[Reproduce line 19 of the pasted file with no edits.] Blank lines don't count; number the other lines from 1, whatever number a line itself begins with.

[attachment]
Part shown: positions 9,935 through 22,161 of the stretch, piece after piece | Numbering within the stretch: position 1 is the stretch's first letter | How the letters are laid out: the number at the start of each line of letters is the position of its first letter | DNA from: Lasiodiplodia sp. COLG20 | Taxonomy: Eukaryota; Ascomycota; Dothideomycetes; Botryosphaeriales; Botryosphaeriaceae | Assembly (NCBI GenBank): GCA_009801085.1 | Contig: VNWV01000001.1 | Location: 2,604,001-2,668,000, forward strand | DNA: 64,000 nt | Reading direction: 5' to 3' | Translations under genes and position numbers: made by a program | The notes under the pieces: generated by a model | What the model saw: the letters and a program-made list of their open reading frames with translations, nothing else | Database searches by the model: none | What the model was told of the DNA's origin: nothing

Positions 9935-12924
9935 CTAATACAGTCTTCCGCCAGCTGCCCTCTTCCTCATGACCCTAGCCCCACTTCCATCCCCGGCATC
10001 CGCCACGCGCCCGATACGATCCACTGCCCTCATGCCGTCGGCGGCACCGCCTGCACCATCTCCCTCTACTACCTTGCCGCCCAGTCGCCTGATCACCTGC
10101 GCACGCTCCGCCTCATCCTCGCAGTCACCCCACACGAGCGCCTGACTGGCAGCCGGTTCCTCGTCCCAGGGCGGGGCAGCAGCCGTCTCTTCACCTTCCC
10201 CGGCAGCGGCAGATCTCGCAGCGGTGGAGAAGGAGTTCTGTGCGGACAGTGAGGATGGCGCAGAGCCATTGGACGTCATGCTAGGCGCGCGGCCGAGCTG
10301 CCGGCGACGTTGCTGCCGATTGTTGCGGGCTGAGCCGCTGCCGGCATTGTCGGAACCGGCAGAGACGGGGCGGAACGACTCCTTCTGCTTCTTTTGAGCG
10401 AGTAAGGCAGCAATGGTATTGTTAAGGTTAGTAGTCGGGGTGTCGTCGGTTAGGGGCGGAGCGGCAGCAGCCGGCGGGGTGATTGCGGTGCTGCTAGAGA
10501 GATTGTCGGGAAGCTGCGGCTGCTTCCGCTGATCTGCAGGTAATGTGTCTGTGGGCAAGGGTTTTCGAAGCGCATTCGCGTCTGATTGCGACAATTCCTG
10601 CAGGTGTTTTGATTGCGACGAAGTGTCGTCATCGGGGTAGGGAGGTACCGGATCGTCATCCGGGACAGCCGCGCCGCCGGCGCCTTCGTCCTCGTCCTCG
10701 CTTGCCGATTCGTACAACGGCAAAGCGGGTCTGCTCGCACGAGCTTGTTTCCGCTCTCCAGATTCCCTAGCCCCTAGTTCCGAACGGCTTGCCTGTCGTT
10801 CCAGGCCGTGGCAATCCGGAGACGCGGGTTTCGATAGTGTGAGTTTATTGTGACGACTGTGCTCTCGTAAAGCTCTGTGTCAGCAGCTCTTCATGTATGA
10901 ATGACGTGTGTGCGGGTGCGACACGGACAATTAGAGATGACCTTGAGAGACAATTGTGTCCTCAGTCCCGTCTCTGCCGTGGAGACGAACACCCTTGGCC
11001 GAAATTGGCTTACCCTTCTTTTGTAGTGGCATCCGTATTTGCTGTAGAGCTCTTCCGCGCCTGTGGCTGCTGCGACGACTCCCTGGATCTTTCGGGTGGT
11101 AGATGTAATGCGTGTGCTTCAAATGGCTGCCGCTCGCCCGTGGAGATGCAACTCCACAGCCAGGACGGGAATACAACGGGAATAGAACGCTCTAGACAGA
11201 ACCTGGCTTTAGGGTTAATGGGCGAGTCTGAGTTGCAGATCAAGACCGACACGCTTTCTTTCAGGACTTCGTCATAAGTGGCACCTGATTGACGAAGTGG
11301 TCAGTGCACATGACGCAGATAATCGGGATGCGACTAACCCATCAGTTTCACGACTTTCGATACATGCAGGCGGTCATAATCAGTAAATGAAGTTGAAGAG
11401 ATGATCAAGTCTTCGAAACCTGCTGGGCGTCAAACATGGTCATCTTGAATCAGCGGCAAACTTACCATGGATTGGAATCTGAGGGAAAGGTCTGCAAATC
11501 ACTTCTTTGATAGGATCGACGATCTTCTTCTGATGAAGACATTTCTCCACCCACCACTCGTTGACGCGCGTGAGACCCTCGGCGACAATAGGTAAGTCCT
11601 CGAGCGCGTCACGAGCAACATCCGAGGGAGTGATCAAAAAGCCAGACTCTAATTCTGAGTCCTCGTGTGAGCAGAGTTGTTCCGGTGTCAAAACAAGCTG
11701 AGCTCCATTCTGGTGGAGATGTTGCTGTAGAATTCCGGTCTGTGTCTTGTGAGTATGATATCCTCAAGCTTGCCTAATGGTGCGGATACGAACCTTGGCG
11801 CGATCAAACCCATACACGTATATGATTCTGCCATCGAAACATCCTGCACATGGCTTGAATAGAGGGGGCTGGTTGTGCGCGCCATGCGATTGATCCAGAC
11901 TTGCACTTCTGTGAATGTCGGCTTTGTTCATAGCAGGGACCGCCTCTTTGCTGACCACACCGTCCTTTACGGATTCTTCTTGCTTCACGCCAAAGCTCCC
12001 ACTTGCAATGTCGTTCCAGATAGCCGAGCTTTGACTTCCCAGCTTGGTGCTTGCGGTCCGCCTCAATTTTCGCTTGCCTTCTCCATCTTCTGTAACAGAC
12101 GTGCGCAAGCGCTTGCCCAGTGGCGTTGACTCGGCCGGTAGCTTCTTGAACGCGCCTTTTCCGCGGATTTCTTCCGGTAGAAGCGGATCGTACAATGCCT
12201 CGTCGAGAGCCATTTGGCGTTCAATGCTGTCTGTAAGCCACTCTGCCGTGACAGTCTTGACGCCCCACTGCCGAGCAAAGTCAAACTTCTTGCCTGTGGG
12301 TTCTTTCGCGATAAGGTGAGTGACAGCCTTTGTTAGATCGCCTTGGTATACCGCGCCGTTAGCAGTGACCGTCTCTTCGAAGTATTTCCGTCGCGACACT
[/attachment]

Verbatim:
11501 ACTTCTTTGATAGGATCGACGATCTTCTTCTGATGAAGACATTTCTCCACCCACCACTCGTTGACGCGCGTGAGACCCTCGGCGACAATAGGTAAGTCCT